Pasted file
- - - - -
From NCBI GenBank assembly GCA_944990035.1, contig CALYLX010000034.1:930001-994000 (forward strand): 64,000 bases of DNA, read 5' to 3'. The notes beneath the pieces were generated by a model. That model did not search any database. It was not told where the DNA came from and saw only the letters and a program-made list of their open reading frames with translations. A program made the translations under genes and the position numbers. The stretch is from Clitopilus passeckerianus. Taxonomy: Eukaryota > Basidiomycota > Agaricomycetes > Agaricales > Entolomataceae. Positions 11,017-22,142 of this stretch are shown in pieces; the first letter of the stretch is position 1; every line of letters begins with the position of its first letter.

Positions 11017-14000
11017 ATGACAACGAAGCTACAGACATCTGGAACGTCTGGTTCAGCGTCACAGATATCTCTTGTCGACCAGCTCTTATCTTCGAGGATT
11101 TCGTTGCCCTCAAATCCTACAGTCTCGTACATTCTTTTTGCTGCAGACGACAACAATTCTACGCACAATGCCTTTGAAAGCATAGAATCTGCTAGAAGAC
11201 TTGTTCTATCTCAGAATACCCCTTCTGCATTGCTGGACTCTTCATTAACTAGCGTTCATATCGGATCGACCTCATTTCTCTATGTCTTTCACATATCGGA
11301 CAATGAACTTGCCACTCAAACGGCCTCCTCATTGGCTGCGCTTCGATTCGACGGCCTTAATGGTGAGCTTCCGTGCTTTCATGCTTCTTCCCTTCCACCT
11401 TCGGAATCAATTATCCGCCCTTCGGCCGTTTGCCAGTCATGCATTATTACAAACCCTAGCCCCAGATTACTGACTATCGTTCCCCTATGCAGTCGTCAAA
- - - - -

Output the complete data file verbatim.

From NCBI GenBank assembly GCA_944990035.1, contig CALYLX010000034.1:930001-994000 (forward strand): 64,000 bases of DNA, read 5' to 3'. The notes beneath the pieces were generated by a model. That model did not search any database. It was not told where the DNA came from and saw only the letters and a program-made list of their open reading frames with translations. A program made the translations under genes and the position numbers. The stretch is from Clitopilus passeckerianus. Taxonomy: Eukaryota > Basidiomycota > Agaricomycetes > Agaricales > Entolomataceae. Positions 11,017-22,142 of this stretch are shown in pieces; the first letter of the stretch is position 1; every line of letters begins with the position of its first letter.

Positions 11017-14000
11017 ATGACAACGAAGCTACAGACATCTGGAACGTCTGGTTCAGCGTCACAGATATCTCTTGTCGACCAGCTCTTATCTTCGAGGATT
11101 TCGTTGCCCTCAAATCCTACAGTCTCGTACATTCTTTTTGCTGCAGACGACAACAATTCTACGCACAATGCCTTTGAAAGCATAGAATCTGCTAGAAGAC
11201 TTGTTCTATCTCAGAATACCCCTTCTGCATTGCTGGACTCTTCATTAACTAGCGTTCATATCGGATCGACCTCATTTCTCTATGTCTTTCACATATCGGA
11301 CAATGAACTTGCCACTCAAACGGCCTCCTCATTGGCTGCGCTTCGATTCGACGGCCTTAATGGTGAGCTTCCGTGCTTTCATGCTTCTTCCCTTCCACCT
11401 TCGGAATCAATTATCCGCCCTTCGGCCGTTTGCCAGTCATGCATTATTACAAACCCTAGCCCCAGATTACTGACTATCGTTCCCCTATGCAGTCGTCAAA